By Shalom A. Oludele, Abuja
A Federal Capital Territory High Court, Nyanya, on Thursday, restrained the Nigeria Security and Civil Defence Corps (NSCDC), its Commandant-General (C-G), Mr Ahmed Audi, and others from further harassing a contractor, Mr Christian Igbo, over a completed contract.
Justice Edward Okpe, in a judgment, also ordered the security agency to pay Igbo over N29 million, being balance of the contract sum legitimately awarded and executed by him.
The applicant had, in an originating motion on notice marked: CV/2115/2023 and filed by Pascal Obioha, sued the NSCDC, the C-G, ACG Fabian Ejezie (Finance) and Mpamugo Ifeanyi Bartholomew as 1st to 4th defendants respectively.
Igbo also joined Victor Olarenwaju, Pastor Kukuyi (Accountant General Staff in Charge of CPO), and Chukwuemeka Okeke as 5th to 7th defendants in the suit dated and filed Jan. 24.
The applicant, a businessman and managing director of Davenchris Ventures LTD, IB-Technicals LTD and Chrisreubben Enterprises, sought seven reliefs which include an order to enforce his fundamental human rights of freedom, personal liberty, fair hearing and human dignity as guaranteed by Chapter IV of the 1999 Constitution.
“A declaration that the continuous threat to life, attempt to arrest and detain the applicant under the instructions of the 3rd, 4th, 5th, 6th and 7th respondents who are staff, officials and/or agent of the 1st and 2nd respondents on a purely civil transaction of award and execution of contract by the applicant for the 1st and 2nd respondents which has no criminal element is illegal, unconstitutional and against the provisions of Chapter IV, 1999 Constitution of the Federal Republic of Nigeria and the provisions of the African Charter on Human and Peoples Rights (Ratification and Enforcement) Act. Cap. A9, Laws of the Federation of Nigeria 2004 and is therefore Illegal, ultra-vires and unconstitutional.
“An order of this Honourable court directing the respondents to pay the applicant the balance of the contract sum legitimately awarded and executed by the applicant for the 1st and 2nd respondents totaling N29,360,697.00 (Twenty-Nine Million, Three Hundred and Sixty Thousand, Six Hundred and Ninety Seven Naira) without any unlawful interference and the use of undue influence to frustrate the payment of the said money to the applicant by the 3rd, 4th, 5th, 6th and the 7th respondents.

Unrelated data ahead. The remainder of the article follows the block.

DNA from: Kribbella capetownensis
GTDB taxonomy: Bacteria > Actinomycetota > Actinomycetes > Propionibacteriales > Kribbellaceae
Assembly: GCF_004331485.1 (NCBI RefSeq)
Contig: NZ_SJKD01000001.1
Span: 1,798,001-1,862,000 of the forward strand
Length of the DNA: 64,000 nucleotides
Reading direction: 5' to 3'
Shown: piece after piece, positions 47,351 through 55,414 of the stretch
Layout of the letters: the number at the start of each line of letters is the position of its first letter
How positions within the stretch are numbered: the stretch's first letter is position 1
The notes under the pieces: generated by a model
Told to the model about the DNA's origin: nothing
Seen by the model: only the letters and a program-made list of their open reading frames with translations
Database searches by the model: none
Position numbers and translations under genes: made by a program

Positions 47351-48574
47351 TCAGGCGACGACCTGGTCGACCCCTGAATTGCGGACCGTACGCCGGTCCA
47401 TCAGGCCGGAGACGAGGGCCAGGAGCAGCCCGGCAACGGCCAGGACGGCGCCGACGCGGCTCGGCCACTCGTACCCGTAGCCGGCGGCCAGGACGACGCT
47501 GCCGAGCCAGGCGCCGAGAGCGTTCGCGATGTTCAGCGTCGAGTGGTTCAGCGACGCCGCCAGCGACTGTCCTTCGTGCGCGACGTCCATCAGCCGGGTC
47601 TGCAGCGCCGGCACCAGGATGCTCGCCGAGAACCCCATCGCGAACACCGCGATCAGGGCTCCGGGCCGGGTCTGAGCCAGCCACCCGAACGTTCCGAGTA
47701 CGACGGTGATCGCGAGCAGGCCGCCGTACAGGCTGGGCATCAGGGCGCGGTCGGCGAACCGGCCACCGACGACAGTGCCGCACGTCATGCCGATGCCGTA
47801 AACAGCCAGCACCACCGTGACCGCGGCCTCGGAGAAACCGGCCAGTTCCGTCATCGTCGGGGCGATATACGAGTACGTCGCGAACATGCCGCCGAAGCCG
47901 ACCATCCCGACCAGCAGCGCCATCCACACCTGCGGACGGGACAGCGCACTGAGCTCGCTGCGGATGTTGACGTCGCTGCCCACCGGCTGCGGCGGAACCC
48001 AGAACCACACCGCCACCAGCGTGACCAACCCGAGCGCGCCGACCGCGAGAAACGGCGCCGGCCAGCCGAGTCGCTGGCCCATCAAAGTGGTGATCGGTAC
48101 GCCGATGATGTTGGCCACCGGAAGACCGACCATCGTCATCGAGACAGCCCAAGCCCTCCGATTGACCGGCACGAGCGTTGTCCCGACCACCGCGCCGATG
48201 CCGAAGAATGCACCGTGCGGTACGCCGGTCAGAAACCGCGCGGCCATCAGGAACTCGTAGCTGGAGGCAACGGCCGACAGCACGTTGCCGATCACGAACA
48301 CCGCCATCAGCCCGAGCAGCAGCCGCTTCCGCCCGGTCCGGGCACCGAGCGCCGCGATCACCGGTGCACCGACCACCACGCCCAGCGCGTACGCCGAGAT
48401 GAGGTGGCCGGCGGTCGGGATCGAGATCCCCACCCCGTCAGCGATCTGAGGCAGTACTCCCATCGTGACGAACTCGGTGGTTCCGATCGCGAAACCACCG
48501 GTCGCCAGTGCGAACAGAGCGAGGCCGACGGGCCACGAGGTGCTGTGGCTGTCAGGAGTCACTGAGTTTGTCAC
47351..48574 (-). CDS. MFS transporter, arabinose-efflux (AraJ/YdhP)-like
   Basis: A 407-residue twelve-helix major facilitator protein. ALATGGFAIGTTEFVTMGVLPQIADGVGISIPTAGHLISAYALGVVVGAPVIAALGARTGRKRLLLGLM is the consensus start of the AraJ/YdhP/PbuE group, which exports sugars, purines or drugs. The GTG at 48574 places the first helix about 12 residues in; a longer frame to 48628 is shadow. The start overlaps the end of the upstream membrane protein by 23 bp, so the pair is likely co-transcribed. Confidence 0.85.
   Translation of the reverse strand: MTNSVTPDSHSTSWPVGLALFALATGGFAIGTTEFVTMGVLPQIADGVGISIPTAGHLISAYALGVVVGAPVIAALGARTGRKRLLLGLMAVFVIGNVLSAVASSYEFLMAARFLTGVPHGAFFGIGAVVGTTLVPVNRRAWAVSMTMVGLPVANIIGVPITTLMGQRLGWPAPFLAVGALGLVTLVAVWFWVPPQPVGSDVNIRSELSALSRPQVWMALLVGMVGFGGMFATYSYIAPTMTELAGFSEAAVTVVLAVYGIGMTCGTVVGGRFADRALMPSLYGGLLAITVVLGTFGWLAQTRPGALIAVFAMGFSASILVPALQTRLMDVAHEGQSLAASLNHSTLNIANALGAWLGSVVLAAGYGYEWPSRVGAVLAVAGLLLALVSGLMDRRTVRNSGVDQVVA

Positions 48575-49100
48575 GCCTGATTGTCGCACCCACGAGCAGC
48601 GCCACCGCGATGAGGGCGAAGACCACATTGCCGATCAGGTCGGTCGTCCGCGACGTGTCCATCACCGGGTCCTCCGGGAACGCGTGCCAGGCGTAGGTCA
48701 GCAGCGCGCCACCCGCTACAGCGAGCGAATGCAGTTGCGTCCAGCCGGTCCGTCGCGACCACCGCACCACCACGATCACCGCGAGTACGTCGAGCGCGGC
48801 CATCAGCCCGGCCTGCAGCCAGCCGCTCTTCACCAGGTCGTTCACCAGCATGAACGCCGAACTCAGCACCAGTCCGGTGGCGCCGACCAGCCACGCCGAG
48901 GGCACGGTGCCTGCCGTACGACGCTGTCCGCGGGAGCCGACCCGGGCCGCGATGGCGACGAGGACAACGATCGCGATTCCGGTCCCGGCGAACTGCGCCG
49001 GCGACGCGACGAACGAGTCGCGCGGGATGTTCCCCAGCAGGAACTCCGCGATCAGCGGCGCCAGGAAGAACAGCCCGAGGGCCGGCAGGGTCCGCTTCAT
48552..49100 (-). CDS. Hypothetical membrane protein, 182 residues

“An order of perpetual injunction, restraining all the respondents from further threat to life; attempt to arrest, detain, intimidate the applicant and/or his family members either by themselves or by any enforcement agent and/or intruding on the applicant’s privacy or business premises.”
He also sought a damages of N200 million severally and jointly paid by the respondents for the unlawful threat to his life, among others.
Giving the grounds why his reliefs should be granted, Igbo averred that he executed the said contracts and the respondents paid part-payment of the contract sum into his companies accounts amounting to over N23 million (N23,887,154.89), remaining the balance of N29,360,697.00
“At the receipt of the said part-payment of the contract sum, the applicant started receiving threatening calls from the 3rd, 4th, 5th, 6th and 7th respondents who are the officials of the 1st and 2nd respondents that the money that was paid into his accounts should be withdrawn and be brought to the 3rd, 4th, 5th, 6th and 7th respondents for sharing on no justifiable and/or cogent reasons.
“The applicant, amidst entreaties, threats, attempts to arrest, detain him stood his ground for explanations why part-payment that entered into his companies account owed him for the executed contracts in favour of his companies should be withdrawn and be given to them for sharing,” he said.
Igbo said the officers insisted on their unlawful and unwarranted demands from him.
“The respondents ganged up to deprive and frustrate the applicant from getting the balance of the contract sum which he has excellently and dully executed unless the said part-payment is withdrawn and shared amongst them,” he added.
He alleged that the officers threatened to arrest and detain him until he parted with the money.
Although the respondents were represented in court by Evelyn Charles-Fyanya, they did not file any counter affidavit.
Delivering the judgment, Justice Okpe held that where an application was not controverted by a party, averments therein would be deemed to have been admitted by the party.
“It is my candid views to grant the reliefs, more especially where there is no counter affidavit filed,” he said, saying such was the law.
The judge consequently granted reliefs 1, 2, 3, 4 and 5 of the applicant.